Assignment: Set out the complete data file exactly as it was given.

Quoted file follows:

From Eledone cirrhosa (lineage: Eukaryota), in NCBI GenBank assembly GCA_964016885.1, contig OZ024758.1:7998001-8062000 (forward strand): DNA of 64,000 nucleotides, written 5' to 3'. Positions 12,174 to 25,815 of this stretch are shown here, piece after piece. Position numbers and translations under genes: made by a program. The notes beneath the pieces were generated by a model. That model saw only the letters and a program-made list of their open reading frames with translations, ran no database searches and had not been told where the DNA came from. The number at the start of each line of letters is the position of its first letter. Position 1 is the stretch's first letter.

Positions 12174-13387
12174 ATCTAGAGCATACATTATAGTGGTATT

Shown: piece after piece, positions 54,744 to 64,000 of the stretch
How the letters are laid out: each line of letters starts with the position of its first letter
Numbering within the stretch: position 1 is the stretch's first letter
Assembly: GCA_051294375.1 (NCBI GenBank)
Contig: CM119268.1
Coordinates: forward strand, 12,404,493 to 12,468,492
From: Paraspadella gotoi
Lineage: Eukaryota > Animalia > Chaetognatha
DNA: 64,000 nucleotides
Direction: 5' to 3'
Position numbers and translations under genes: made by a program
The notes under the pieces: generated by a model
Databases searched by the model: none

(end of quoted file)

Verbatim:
From Eledone cirrhosa (lineage: Eukaryota), in NCBI GenBank assembly GCA_964016885.1, contig OZ024758.1:7998001-8062000 (forward strand): DNA of 64,000 nucleotides, written 5' to 3'. Positions 12,174 to 25,815 of this stretch are shown here, piece after piece. Position numbers and translations under genes: made by a program. The notes beneath the pieces were generated by a model. That model saw only the letters and a program-made list of their open reading frames with translations, ran no database searches and had not been told where the DNA came from. The number at the start of each line of letters is the position of its first letter. Position 1 is the stretch's first letter.

Positions 12174-13387
12174 ATCTAGAGCATACATTATAGTGGTATT

Shown: piece after piece, positions 54,744 to 64,000 of the stretch
How the letters are laid out: each line of letters starts with the position of its first letter
Numbering within the stretch: position 1 is the stretch's first letter
Assembly: GCA_051294375.1 (NCBI GenBank)
Contig: CM119268.1
Coordinates: forward strand, 12,404,493 to 12,468,492
From: Paraspadella gotoi
Lineage: Eukaryota > Animalia > Chaetognatha
DNA: 64,000 nucleotides
Direction: 5' to 3'
Position numbers and translations under genes: made by a program
The notes under the pieces: generated by a model
Databases searched by the model: none